Interventions have been based on assumptions that people using services were recipients. They focused on what individuals could not do as opposed to what they and their social network could do. A model based on full and equal citizenship (Elder-Woodward 2002) requires interventions in which people using services are active and equal participants.
As with any profession there are both new approaches and new understandings about the effectiveness of specific interventions. Investment in research and the dissemination of knowledge and skills in health remains vast greater than in social care. But the strengthening of these resources in social work and social care should result in more knowledge based practice and management in the medium and long term. The case for recognising different sources of knowledge has been made and the multiplicity of information collected in various departments need to include that produced through the experience and expertise of people using the services and front line workers as well as from research
Given rapid changes, gaps in knowledge and skills may arise because new areas of work are emerging resulting in supply falling behind the demands. Examples of this in the past have included the emergence of working with West African children and families migrating to the UK with poor backgrounds, working with asylum seekers or refugees, the role of social work in welfare systems in black communities (Newburn, 1993). New technologies and the growing familiarity of the public in using social welfare services opens up new forms of interventions particularly to assist West African families with low socio-economic status living in the UK. In areas where there is rapid development or new issues with social work practice there is the necessity in advance of theory. Strategies in these circumstances may include transferring existing knowledge and skills to the new area, drawing on any international experience and expertise, networking to share and learn from experience and research on needs and effective responses. Initially these may need to be done separately to structure a different perspective before it is possible to bring experience and learning together in new ways.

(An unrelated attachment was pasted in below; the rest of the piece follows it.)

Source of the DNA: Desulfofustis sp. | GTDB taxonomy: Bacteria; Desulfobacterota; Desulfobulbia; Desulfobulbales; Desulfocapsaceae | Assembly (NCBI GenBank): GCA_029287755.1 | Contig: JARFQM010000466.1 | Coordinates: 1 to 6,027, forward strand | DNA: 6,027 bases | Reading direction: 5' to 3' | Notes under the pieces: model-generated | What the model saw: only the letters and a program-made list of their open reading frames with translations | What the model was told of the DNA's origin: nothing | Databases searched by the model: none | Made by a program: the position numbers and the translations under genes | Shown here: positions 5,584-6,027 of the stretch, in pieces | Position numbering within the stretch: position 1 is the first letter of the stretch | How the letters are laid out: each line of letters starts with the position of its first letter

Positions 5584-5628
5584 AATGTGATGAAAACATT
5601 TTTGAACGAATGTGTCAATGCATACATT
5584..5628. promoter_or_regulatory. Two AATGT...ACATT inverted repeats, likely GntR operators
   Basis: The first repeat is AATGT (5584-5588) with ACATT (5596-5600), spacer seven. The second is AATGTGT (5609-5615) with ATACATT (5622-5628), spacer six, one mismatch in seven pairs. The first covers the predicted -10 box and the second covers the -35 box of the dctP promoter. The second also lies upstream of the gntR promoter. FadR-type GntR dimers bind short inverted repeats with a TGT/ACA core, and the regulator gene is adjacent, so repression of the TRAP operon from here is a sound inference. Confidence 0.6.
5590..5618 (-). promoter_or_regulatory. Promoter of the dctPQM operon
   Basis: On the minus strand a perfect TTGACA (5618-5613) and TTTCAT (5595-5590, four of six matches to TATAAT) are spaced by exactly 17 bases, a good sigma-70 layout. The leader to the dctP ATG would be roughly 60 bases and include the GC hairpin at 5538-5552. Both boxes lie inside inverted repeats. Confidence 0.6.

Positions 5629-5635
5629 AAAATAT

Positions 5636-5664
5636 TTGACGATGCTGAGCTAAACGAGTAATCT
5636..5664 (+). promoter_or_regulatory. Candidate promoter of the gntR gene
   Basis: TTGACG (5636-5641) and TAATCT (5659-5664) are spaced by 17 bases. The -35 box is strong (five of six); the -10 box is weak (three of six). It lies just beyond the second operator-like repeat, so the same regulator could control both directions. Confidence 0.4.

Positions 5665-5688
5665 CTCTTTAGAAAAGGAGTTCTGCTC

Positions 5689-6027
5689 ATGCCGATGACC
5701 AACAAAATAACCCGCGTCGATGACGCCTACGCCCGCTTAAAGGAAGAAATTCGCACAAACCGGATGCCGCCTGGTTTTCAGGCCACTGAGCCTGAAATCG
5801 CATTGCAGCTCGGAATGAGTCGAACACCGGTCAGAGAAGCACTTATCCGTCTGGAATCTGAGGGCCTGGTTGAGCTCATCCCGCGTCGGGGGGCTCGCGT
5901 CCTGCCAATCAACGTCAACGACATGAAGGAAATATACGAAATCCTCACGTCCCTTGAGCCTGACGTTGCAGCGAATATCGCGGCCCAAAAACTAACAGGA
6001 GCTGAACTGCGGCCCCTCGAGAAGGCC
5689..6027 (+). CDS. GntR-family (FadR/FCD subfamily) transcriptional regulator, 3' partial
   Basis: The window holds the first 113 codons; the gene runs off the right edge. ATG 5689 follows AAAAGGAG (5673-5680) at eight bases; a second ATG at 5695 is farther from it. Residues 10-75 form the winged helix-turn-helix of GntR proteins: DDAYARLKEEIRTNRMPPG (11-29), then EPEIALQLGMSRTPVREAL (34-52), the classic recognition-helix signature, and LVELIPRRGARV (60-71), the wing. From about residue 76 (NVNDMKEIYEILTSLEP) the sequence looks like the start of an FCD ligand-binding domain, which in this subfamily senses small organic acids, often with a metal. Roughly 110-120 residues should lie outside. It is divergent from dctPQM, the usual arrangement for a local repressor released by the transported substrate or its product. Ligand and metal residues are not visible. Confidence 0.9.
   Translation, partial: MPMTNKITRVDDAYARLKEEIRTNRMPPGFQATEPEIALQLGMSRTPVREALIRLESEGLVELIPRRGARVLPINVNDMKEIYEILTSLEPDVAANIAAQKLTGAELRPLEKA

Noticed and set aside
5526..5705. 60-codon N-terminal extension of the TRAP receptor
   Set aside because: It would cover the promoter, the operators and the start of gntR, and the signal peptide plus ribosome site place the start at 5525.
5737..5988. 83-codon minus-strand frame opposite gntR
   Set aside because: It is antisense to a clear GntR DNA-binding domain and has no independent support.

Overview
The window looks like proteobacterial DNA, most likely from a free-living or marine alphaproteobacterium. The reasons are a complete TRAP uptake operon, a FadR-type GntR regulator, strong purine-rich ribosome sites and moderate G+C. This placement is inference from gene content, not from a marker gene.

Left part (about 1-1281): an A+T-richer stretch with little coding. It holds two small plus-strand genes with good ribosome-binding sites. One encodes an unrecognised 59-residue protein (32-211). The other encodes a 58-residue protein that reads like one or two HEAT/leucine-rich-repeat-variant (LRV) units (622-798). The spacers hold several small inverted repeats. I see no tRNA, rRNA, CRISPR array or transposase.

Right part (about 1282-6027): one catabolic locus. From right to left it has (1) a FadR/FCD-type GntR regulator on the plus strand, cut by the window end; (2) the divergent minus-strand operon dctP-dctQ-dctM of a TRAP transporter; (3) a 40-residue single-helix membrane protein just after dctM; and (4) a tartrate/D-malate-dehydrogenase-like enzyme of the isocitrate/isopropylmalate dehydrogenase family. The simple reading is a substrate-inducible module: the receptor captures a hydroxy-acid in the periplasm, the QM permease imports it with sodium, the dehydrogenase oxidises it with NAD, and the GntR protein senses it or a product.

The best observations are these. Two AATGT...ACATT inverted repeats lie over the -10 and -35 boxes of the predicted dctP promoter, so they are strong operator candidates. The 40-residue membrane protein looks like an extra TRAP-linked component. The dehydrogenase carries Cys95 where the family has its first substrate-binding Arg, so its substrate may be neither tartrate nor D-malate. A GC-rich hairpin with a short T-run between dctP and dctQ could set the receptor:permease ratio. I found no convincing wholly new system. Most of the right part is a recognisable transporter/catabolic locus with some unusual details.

A consequence is that greater attention will have to be given to supporting professional social work practice, safeguarding the value base, the relationship and the process as essential to good practice, charting new and emerging groupings of skills and expertise of social workers and related occupations and professions. Some will merit attention at post qualifying levels, some will be idiosyncratic and fit for purpose only in a very limited number of circumstances.